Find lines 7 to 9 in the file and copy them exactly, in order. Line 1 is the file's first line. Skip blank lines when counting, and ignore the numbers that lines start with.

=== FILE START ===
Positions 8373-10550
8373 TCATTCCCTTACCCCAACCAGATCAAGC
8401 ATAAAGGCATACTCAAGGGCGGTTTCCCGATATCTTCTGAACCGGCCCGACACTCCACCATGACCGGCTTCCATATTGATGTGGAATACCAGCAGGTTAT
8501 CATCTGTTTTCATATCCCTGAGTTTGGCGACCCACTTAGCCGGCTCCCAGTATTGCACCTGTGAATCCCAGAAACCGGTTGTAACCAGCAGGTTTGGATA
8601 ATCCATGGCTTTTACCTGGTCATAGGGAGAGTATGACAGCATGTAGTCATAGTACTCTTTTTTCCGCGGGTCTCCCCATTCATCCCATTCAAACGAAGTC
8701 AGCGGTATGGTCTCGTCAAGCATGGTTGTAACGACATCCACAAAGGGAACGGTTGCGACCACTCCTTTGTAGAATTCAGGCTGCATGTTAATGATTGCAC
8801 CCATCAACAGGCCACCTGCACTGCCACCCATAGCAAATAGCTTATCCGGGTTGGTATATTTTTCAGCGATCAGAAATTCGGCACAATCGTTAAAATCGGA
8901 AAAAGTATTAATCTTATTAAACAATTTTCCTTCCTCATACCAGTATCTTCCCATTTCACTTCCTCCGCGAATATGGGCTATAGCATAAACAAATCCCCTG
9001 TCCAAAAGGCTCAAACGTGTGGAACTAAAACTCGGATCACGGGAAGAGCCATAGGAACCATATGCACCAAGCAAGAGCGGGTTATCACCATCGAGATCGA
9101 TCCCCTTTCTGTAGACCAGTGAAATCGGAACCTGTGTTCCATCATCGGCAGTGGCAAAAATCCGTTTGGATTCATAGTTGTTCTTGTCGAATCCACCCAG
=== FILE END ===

8801 CCATCAACAGGCCACCTGCACTGCCACCCATAGCAAATAGCTTATCCGGGTTGGTATATTTTTCAGCGATCAGAAATTCGGCACAATCGTTAAAATCGGA
8901 AAAAGTATTAATCTTATTAAACAATTTTCCTTCCTCATACCAGTATCTTCCCATTTCACTTCCTCCGCGAATATGGGCTATAGCATAAACAAATCCCCTG
9001 TCCAAAAGGCTCAAACGTGTGGAACTAAAACTCGGATCACGGGAAGAGCCATAGGAACCATATGCACCAAGCAAGAGCGGGTTATCACCATCGAGATCGA